The church tricks members by not sharing what goes on in the temple until members actually attend the temple. You can google video of the ceremonies taken by NewNameNoah on YouTube. They don’t tell people that they have to dress up in silly baker uniforms with white hats and green aprons, that women have to veil their faces, that there is no mention of love within the marriage ceremony, that they will learn secret handshakes, or that men and women are each given a secret name. The man will learn his wife’s “new name,” but the wife is never supposed to know the husband’s new name. The church says the reason for this is because the husband is supposed to call his wife by her new name “through the veil” in the next life, taking her by the hand and physically (or metaphysically, as this existence is on another plane) pull her through a curtain into his kingdom. If you forgot your new name, never fear, ex-mormons have been compiling them at the Temple Name Oracle website for years. The names are volunteered by ex-members who no longer believe in the sacredness of new names.

Members are taught to sing the praises of church founder Joseph Smith, a conman, who once had to go to court (where he plead guilty) over an accusation of defrauding his neighbor by pretending to find treasure using a magic [seer] stone. Once members are in love with the idea that Joseph Smith was god’s gift to the world, any criticism of him or supposed evidence of sexual deviance is more easily dismissed as being anti-mormon.

The church possesses trite sayings in order to make their gospel sound simple: “The natural man is an enemy to God” (so, go un-natural?). “I know the church is true” (and I know Star Wars is true. I’ve seen all the movies). “Love one another” (I’m in love with the human race. We’re adorable! But mormons are taught to be judgmental of everyone, including themselves). “Families are forever” (this is so, even outside of mormonism. This saying prevents members from considering divorcing, even if it would be in their best interest to do so). “Even the very elect will be deceived” by false prophets (this one is in reference to people who leave the church and is meant to keep members holding tight to the iron rod. It’s another tool of self-flagellation because life is easier outside of the church; take my word for it). In truth, it is the member who’s being deceived. Even the very elect members.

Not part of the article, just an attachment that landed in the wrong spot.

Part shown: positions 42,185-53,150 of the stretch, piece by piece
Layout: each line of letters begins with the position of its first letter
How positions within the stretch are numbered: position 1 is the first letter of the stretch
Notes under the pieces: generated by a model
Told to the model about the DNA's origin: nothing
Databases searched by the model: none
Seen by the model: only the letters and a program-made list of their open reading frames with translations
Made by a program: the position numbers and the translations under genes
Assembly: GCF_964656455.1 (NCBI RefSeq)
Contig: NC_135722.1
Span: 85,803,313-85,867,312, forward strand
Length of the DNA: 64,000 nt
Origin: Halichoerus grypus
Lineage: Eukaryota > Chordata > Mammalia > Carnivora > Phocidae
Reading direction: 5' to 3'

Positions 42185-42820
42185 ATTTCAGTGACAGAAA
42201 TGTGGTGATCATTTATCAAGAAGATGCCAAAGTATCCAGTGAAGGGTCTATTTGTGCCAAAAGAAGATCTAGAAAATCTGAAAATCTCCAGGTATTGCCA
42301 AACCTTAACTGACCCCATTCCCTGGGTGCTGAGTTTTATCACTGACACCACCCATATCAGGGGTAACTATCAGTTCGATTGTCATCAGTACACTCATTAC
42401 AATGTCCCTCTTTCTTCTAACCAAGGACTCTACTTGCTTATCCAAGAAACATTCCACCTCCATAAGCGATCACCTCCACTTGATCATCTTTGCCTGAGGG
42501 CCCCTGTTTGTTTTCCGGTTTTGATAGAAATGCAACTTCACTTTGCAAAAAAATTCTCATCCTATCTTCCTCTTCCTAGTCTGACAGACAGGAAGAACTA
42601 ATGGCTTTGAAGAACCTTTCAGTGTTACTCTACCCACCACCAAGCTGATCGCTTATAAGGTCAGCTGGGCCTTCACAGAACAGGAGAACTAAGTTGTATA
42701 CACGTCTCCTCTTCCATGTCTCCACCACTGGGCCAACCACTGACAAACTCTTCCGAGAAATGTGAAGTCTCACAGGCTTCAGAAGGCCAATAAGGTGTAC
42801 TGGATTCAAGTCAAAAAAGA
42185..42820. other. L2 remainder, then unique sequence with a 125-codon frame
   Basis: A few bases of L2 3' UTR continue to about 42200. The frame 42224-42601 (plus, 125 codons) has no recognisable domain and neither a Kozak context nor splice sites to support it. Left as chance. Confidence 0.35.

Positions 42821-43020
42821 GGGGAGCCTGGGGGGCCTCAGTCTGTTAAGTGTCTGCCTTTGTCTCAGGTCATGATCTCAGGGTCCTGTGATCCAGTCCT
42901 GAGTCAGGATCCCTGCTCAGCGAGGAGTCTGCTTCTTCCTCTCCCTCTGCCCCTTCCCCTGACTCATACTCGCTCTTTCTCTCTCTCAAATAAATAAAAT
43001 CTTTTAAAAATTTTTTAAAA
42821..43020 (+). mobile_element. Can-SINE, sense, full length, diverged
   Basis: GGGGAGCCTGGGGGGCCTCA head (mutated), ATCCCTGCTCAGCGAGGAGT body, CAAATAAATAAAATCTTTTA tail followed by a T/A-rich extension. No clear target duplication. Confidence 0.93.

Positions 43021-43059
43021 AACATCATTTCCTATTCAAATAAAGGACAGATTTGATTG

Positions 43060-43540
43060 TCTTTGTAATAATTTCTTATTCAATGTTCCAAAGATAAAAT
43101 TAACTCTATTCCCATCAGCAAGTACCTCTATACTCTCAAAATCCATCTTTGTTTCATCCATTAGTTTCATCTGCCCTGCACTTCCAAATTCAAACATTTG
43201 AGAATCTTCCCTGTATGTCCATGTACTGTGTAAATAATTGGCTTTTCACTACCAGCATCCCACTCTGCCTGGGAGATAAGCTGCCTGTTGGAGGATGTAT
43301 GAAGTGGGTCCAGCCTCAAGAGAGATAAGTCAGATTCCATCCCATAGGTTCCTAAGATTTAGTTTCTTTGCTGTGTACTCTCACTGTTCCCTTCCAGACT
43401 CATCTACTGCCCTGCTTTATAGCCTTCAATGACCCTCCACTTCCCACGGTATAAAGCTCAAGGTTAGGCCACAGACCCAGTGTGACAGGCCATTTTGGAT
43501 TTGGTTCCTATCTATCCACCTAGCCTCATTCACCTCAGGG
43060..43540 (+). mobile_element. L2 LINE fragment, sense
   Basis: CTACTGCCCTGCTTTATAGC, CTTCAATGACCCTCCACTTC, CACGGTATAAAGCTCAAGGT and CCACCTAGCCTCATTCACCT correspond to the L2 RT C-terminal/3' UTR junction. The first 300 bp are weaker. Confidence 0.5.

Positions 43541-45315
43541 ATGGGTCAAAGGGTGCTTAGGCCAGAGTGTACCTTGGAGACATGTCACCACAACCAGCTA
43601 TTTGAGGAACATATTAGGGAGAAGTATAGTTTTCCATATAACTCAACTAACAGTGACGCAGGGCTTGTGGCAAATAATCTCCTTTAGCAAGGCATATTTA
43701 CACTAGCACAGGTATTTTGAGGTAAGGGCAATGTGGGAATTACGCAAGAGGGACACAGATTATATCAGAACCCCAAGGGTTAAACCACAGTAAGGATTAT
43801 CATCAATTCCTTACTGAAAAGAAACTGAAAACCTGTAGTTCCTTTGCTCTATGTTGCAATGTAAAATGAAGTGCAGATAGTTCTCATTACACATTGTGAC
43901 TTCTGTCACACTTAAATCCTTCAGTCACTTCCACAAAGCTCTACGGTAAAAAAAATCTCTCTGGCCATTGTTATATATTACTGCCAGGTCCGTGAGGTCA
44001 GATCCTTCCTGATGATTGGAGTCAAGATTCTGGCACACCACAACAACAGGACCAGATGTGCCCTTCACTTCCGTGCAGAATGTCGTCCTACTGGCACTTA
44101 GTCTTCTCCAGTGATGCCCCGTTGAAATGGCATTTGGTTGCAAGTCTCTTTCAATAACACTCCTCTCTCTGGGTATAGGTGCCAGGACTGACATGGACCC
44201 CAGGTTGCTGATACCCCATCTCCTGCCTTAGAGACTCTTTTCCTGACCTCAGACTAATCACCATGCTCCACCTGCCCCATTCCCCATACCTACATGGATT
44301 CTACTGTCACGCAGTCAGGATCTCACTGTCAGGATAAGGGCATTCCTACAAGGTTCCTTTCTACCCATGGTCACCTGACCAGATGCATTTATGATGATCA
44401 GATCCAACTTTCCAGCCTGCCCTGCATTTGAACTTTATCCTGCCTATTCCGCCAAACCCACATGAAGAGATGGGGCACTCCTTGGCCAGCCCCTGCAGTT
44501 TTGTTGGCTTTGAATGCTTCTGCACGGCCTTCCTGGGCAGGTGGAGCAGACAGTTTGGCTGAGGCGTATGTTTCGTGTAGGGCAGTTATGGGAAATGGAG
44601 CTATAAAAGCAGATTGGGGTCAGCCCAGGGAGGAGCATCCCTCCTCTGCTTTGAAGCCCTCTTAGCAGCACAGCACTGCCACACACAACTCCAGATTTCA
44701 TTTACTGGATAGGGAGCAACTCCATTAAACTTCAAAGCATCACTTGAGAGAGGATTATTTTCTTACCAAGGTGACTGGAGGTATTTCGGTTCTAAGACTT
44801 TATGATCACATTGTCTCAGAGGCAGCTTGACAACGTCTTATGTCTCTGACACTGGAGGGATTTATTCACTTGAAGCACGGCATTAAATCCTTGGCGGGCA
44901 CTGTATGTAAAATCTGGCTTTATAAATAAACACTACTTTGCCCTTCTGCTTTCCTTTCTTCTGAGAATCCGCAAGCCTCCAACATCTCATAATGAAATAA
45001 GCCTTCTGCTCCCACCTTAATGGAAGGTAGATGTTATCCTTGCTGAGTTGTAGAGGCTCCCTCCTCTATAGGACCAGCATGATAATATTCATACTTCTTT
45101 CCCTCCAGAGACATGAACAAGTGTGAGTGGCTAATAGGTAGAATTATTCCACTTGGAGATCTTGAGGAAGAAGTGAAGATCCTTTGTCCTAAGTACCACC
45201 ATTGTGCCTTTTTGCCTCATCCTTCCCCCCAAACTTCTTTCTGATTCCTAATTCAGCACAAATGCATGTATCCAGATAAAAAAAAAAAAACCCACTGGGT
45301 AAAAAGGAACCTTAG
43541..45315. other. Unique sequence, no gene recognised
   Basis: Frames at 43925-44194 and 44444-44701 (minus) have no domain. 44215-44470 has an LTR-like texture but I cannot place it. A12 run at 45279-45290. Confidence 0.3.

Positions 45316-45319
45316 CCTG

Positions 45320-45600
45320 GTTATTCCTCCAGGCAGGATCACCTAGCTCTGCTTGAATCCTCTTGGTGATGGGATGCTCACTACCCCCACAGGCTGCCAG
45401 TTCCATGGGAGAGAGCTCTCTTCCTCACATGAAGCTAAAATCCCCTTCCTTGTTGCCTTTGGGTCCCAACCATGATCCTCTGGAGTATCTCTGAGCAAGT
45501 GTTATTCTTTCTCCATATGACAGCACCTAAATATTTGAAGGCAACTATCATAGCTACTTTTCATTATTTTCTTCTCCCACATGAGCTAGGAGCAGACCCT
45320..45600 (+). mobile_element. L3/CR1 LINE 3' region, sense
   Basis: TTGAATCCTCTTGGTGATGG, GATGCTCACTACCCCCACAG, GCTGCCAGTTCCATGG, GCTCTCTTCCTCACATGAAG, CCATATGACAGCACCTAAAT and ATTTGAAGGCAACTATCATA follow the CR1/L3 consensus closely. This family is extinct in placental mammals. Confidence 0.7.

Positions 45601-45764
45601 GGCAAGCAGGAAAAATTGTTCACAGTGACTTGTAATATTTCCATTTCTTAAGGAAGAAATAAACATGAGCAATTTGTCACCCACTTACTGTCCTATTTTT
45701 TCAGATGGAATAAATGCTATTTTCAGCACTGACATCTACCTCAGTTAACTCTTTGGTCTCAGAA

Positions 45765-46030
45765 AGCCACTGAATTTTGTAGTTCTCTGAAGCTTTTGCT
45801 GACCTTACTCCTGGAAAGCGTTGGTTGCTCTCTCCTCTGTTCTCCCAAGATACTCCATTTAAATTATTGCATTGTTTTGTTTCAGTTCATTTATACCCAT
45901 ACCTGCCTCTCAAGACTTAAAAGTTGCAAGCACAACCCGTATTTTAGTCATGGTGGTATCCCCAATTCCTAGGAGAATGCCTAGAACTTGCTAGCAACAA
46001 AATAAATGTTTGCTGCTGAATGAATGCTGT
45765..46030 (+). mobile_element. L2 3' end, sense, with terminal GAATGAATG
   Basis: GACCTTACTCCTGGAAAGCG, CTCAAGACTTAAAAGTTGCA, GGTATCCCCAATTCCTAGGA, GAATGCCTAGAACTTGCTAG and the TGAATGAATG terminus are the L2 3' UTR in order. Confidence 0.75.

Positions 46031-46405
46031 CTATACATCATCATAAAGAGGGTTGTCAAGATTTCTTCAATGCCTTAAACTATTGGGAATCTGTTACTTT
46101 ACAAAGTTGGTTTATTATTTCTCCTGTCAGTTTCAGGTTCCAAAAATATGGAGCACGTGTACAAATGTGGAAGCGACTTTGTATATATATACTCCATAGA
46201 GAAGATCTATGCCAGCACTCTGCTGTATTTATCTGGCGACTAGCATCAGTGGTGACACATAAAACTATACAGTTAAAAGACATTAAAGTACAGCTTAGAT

The church teaches members that being human means they’re broken in some way. Members are pretty much unlovable dirtbags, “[But] the church loves you.” How can an inanimate organization love anything or anyone? We all feel security and well-being when we know we are loved, but how about just teaching members how to love t heir amazing, fabulous selves instead of teaching them they’re all sinners (a deceptively subjective label)? You know why. It’s to keep you inside the only organization who could ever love a silly human being like you.

gods abusive relationship

If you’re unlucky enough to attend a mormon funeral, you’re in for a sales pitch for their plan of salvation sermon. Family members might give talks on their relationship with the deceased or cheerful past memories that included the deceased, but while there’s a captive audience, the presiding bishopric member in attendance must try to sell the product (mormonism) to the people present. (There are no free rides – or usage of chapels – in this life!) It is morally offensive to me that they find a person or group of people who’ve lost someone special in their lives and then try to sell their loved one’s presence back to them by promising [complicated] eternal life. People attending funerals are somewhere in the grieving process. To convert them at a time like that is to take advantage of them, plain and simple. Mormons believe they’re providing comfort to the bereaved, but they’re factually collecting people at the lowest points of their lives: in a moment of weakness or vulnerability. This practice is an abomination. I’ve previously talked myself out of attending any more mormon funerals, but I’d secretly like to yell out “Crock of shit!” at least once during a future funeral. Maybe when I reach the little old lady stage, I’ll get away with it scott-free…

Church leadership teaches members that anyone who drinks alcohol is an alcoholic.